Those who were arrested may then seek revenge against those who complained — who will be protected by nobody.
The situation has evolved as successive governments have accepted the existence and growth of no-go zones which are now effectively out of control.
The real issue is the same liberal political correctness that motivated Eric Holder to drop the charges against the New Black Panthers.
Most of the Anti-Semitic acts in France are waged by their growing Muslim community, but as the authorities see it, Muslims are victims of racism, so they cannot be racist. Any violence against Jews is not Antisemitism, but acting out the victimization they received from French society
As the mainstream media are also silent, Muslim anti-Semites feel free to act. And the more time passes, the more they feel free to act. When crimes are not followed by repercussions, criminals acquire a giddy sense of impunity.
Almost no one dare associate the words “Muslim” and “anti-Semite” in France anymore, and those who still do are immediately accused of “Islamophobia” and charged. A law that bears the name of a communist politician — the “Gayssot law” — states that any criticism of a religion is a form of discrimination, and criticism of Islam is generally considered to be much worse than discrimination against anything else.
When Muslim anti-Semites, knowing the demonization of Israel that reigns in the country, say they hate Jews because of what Israeli Jews do to “Palestinians,” many journalists and “intellectuals” consider that excuse a mitigating circumstance, without even bothering to consider what the Palestinian leadership does to Palestinians — such as stealing the funds sent to the Palestinian people by gullible Americans and Europeans, throwing Palestinian journalists and any other outspoken citizen in jail wholesale, teaching toddlers to be terrorists, and effectively rejecting all rule of law. And this is the leadership that would like its own state?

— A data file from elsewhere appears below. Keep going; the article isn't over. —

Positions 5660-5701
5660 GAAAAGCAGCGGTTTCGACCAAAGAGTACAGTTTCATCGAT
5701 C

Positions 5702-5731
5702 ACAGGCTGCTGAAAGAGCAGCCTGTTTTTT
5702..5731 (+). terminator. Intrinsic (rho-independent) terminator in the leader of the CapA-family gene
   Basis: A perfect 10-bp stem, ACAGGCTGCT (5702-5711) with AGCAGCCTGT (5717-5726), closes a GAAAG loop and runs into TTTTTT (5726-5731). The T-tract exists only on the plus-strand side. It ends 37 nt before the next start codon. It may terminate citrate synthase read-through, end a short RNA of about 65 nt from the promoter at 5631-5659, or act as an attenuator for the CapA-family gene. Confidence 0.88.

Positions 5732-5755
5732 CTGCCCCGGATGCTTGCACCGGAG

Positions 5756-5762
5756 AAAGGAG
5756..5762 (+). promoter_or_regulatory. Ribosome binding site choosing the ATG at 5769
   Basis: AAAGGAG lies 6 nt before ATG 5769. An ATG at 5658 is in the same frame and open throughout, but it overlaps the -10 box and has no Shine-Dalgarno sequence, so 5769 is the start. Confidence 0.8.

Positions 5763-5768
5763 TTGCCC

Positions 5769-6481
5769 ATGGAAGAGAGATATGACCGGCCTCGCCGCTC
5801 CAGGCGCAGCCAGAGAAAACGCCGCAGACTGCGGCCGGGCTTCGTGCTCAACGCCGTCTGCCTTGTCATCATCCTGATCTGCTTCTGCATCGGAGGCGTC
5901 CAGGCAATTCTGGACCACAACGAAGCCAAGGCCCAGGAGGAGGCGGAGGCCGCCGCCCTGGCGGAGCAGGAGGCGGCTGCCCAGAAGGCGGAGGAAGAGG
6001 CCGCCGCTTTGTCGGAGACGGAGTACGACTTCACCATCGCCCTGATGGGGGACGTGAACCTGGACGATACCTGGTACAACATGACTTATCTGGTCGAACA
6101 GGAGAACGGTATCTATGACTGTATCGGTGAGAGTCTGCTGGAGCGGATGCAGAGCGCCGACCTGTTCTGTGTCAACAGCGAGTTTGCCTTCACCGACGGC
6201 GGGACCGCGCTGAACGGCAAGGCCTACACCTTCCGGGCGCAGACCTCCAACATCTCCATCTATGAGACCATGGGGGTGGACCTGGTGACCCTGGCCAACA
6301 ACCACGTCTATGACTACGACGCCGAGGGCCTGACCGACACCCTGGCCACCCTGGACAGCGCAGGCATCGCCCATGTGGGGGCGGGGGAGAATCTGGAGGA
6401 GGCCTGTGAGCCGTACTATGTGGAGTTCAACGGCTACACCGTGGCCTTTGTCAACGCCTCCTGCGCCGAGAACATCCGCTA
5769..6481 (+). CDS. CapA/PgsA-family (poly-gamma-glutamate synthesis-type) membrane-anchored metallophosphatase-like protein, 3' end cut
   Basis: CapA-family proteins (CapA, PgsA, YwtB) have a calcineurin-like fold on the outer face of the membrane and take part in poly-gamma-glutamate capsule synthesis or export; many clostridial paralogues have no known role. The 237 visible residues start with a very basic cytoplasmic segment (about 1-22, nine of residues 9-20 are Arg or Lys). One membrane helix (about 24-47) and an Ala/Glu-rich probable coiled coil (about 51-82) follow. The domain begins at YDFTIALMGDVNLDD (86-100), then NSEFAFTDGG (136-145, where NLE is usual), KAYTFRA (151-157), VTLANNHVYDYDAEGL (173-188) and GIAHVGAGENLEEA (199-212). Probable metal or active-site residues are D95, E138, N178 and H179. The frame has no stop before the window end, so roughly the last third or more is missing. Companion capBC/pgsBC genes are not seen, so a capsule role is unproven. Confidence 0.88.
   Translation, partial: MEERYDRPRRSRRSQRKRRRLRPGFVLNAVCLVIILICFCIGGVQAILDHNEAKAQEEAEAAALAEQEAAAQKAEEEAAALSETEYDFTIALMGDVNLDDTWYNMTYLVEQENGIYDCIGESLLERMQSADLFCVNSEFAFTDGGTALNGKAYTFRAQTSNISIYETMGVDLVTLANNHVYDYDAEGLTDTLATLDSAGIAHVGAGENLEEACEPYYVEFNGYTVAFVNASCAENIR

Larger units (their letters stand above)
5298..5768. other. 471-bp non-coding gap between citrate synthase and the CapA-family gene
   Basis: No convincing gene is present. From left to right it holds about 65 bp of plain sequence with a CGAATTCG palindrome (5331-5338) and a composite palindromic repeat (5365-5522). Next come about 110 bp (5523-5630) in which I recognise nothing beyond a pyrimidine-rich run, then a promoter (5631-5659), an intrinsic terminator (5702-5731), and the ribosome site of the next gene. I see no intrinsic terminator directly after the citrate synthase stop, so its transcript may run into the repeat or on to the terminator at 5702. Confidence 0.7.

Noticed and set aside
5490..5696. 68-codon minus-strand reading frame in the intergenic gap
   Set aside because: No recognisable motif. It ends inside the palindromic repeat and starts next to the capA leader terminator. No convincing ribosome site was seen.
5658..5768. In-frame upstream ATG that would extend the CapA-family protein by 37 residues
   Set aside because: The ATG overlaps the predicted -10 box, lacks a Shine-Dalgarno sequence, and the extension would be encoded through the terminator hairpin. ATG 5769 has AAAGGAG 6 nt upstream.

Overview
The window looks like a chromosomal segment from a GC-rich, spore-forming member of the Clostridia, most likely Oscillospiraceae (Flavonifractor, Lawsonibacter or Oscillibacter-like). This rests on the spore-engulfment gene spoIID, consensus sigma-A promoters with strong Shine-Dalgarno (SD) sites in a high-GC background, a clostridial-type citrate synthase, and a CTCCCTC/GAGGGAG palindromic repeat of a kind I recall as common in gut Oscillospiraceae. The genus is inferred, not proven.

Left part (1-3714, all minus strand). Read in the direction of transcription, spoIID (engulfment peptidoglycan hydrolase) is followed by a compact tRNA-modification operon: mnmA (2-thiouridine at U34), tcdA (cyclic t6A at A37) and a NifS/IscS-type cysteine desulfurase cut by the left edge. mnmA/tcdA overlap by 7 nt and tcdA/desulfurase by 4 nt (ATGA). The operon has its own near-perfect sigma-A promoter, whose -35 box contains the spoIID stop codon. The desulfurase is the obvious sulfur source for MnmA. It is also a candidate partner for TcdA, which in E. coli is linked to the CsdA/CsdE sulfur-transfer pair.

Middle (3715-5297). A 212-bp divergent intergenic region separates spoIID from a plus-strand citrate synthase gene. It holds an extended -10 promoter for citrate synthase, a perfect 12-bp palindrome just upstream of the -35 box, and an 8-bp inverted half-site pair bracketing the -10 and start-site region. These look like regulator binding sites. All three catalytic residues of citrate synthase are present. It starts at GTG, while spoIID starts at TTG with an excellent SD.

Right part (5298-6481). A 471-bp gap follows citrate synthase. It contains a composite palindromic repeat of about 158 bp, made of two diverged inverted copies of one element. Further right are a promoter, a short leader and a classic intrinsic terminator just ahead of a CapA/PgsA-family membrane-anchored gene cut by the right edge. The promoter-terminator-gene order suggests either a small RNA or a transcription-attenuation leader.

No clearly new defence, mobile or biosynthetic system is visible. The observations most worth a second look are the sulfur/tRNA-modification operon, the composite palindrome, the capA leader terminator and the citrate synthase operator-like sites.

When Jewish schools had to be protected before the killings in Toulouse, those killings showed that security measures in place were not sufficient. Jewish shops and restaurants receive daily threats. Every week, windows are smashed or covered with insulting graffiti. Jewish radio stations dare not display their name on their studio doors. Jewish kids are spat upon in the streets.
French Jews feel very isolated and very vulnerable. They now know that simple things can be dangerous: wearing a skullcap in the street, going to the synagogue alone, placing a mezuzah on a door frame.
400,000 Jews live in France today, and the number is decreasing. Two thousand Jews leave the country every year; those who do not leave now know they have no future in France.
With newly elected Socialist President and legislature the political correctness about Muslim Antisemitism in France will remain the official policy of the French authorities. Accompanying that policy of political correctness will be a continued rise in violence against Jews in France. Ariel Sharon’s warning remains correct. French Jews should get out while they can.